We don't willingly eat a food that it outside our comfort zone and we don't build that without getting intimate with it's look, it's feel and it's smell.
This won't happen unless we come close to the food repeatedly.
Serving the foods you want to be eaten (not pressuring to eat, just having them as an option) is the first small step towards having a new food accepted.
Do you repeatedly serve foods you want eaten?
As parents, and especially as mother's we often feel guilt about aspects of our parenting. If only, why didn't I, I should have ....
When it comes to their child's eating it's so easy to feel they are to blame for the lack of variety and volume of vegetables eaten.
But let's add some perspective (backed up by research) to this. Many children are pre-programmed when it comes to their approach to food. Some kids are just not destined to be enthusiastic and confident around eating at the outset.
However, lack of support and conflicting advice can mean that we inadvertently make things worse.On the other side the GREAT news is that the converse is true. We are also in the best position to support our child to eat more widely and that is totally possible.
Often as parents of selective eaters there is the ugly paradox. On the one hand we'd love them to eat more variety but on the other hand we have become too worried to serve them anything new.Not giving children the opportunity to eat new things leads to food jags and funneling.
It means that over time our children do remain focused on the same few foods and are not interested in anything new. The longer this continues the more habits become entrenched and the less flexible children become around new foods.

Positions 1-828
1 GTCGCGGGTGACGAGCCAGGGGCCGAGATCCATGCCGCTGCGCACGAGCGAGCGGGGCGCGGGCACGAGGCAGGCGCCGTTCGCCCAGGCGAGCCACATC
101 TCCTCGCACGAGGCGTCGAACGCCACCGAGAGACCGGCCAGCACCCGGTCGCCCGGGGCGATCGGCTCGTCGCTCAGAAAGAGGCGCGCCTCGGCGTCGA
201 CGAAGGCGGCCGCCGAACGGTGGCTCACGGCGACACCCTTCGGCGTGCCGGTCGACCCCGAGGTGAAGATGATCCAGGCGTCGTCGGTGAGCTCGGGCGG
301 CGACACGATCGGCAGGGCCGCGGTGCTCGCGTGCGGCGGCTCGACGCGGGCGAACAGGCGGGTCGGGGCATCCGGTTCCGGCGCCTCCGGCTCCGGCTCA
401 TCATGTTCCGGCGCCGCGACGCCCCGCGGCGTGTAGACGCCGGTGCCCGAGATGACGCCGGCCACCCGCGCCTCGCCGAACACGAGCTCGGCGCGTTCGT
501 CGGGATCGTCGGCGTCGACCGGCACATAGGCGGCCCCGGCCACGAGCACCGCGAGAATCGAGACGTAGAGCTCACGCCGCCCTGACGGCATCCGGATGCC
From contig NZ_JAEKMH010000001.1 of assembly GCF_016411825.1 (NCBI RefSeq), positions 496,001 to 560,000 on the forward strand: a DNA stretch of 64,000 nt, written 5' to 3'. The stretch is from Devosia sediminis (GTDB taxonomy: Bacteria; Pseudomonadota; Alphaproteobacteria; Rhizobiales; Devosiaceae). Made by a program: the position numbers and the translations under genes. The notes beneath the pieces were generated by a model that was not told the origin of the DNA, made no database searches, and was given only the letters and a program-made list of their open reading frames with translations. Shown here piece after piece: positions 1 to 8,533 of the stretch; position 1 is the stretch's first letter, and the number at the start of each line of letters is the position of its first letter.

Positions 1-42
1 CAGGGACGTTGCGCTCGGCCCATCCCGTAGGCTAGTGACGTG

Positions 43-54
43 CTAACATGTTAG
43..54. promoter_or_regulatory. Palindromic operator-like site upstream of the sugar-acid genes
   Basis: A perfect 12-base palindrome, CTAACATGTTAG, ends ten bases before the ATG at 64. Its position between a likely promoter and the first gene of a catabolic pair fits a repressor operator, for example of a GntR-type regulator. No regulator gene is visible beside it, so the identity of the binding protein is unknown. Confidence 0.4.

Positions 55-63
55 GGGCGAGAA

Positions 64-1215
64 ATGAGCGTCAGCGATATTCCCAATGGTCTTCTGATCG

There are some very simple ways we can support getting variety in front of our children, which is the first step towards more varied eating.
Watch this space for some suggestions to try at home.
It’s a true story, check out the photo.
However, things are often not how they seem on the surface and this is a good example.
Max came to me a few months ago and said he was bored with the toasted muesli my husband makes and wanted to have something different for breakfast.
We discussed what he was angling for and I gave him my parameters. What we eat is, for me, really important and so I have my guidelines :)
He was talking eggs and all sorts of other things but was also cognisant of the fact that mornings are busy and there is only so much time/effort that can be expended.
He was happy to have “non-traditional” foods too. Left-over dinners were OK etc. This would have been the perfect solution if those were not already my lunches for the next day. The thought of cooking enough for him to eat breakfast as well was not a good one. This kid can eat!